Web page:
I took this photograph while leaving my first therapist’s office. It was my last appointment. I went to her for 11 years. The first stretch lasted six years, then I took a much needed three-year break, and finished off in what felt like a five year stretch. I only stopped because she retired.
I remember the bronze figurine in her office from day one. It’s a reproduction of an ancient Greek dancer (3rd–2nd century BCE) in the collection of the Metropolitan Museum of Art, though I didn’t know that at first. I think I initially wondered if it was a work by someone in her family because she let it slip once that her dad was a sculptor. Considering that she was tight lipped about everything else that detail seemed significant. I also assumed she told me because she was trying to relate to me as an art critic.
I once asked her about the veiled woman and she how it appeared to shift and move between layers, each of which appeared to envelope her. I’d never thought of it that way, because I always saw it more theatrically, like an exaggerated pose that evokes a type of ephemeral splendor. That disagreement felt significant at the time. I learned the history of the object, but she wasn’t as interested in the backstory. I also knew in many ways we were both right.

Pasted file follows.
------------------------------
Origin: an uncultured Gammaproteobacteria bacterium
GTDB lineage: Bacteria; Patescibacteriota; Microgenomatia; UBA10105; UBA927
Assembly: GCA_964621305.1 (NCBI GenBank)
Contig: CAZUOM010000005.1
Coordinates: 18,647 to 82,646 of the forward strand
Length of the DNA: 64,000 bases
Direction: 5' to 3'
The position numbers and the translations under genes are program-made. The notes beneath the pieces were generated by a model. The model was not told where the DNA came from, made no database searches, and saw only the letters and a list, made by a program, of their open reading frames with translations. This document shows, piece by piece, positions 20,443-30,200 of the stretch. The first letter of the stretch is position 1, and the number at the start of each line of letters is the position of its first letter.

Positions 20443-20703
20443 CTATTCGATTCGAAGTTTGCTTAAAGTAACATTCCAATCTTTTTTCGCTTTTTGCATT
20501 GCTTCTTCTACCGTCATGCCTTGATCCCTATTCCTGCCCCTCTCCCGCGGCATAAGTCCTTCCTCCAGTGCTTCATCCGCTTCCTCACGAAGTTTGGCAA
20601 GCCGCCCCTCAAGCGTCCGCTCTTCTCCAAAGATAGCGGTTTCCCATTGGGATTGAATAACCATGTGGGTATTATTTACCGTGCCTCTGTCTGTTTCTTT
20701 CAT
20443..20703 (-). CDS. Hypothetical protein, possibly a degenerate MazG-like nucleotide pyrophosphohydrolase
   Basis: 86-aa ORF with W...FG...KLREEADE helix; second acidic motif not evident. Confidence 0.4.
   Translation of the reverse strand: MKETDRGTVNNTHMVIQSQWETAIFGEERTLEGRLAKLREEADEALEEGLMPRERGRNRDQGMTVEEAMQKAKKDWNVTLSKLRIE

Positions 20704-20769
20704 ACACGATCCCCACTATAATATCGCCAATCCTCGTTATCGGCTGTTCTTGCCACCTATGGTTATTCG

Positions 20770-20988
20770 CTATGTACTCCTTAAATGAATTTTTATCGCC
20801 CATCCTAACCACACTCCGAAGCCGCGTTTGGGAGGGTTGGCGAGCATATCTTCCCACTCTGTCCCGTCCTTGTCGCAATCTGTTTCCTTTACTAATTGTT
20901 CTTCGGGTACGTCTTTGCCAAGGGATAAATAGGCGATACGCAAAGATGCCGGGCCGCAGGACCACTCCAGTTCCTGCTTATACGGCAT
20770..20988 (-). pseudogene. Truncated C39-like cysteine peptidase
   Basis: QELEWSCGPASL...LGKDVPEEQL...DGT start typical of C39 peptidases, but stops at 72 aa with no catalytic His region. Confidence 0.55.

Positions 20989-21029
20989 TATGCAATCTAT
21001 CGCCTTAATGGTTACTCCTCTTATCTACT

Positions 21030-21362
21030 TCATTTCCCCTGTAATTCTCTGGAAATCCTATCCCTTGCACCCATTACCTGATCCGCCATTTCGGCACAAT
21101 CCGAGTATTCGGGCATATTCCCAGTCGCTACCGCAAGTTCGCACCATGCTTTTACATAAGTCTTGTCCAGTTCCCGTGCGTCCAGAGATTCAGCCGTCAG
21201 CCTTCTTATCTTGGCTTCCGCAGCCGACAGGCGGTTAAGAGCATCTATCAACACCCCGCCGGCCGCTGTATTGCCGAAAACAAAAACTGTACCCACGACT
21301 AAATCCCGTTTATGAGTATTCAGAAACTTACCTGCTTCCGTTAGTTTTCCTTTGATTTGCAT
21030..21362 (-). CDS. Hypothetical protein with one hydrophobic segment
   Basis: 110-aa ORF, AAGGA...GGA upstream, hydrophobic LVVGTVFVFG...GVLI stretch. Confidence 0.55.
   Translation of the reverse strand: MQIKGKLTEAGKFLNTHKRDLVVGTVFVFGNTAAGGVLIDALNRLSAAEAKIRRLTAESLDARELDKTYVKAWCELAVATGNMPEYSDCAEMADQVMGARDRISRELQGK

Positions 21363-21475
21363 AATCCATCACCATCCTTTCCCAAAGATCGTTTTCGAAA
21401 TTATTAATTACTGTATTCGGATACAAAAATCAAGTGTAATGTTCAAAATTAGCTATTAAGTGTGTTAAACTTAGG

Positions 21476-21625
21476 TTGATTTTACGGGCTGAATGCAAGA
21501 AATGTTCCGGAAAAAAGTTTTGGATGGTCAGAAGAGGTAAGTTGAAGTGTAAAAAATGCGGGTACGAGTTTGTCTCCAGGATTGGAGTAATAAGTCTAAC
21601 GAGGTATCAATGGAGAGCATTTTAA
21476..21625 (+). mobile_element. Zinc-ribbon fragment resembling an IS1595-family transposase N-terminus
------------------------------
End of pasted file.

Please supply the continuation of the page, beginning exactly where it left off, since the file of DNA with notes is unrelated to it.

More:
The mini kimono and Hillary doll were more recent additions to that shelf which sat across the room behind her large comfy chair.
She also had a giant vermilion kimono hanging high on the room’s largest wall, while across from it were two small pink and purple flower oil paintings. She never told me where all these objects came from, and I’m sure I asked, probably more than once. Most of the things in the room were incongruous. The building was built in the 1910s and it didn’t look like it had been renovated in a very very long time. Her office was perched on the fifth floor of a narrow plain-faced commercial edifice that overlooked West 34th Street. But if truth be know, I always missed the cosiness of her previous office half a block away at the New Yorker hotel.
One of the most important things a therapist could teach you is to move on when you’re done, so I did. I asked her if I could take this image with my iPhone as I was walking out. It reminds me of where I’ve been.
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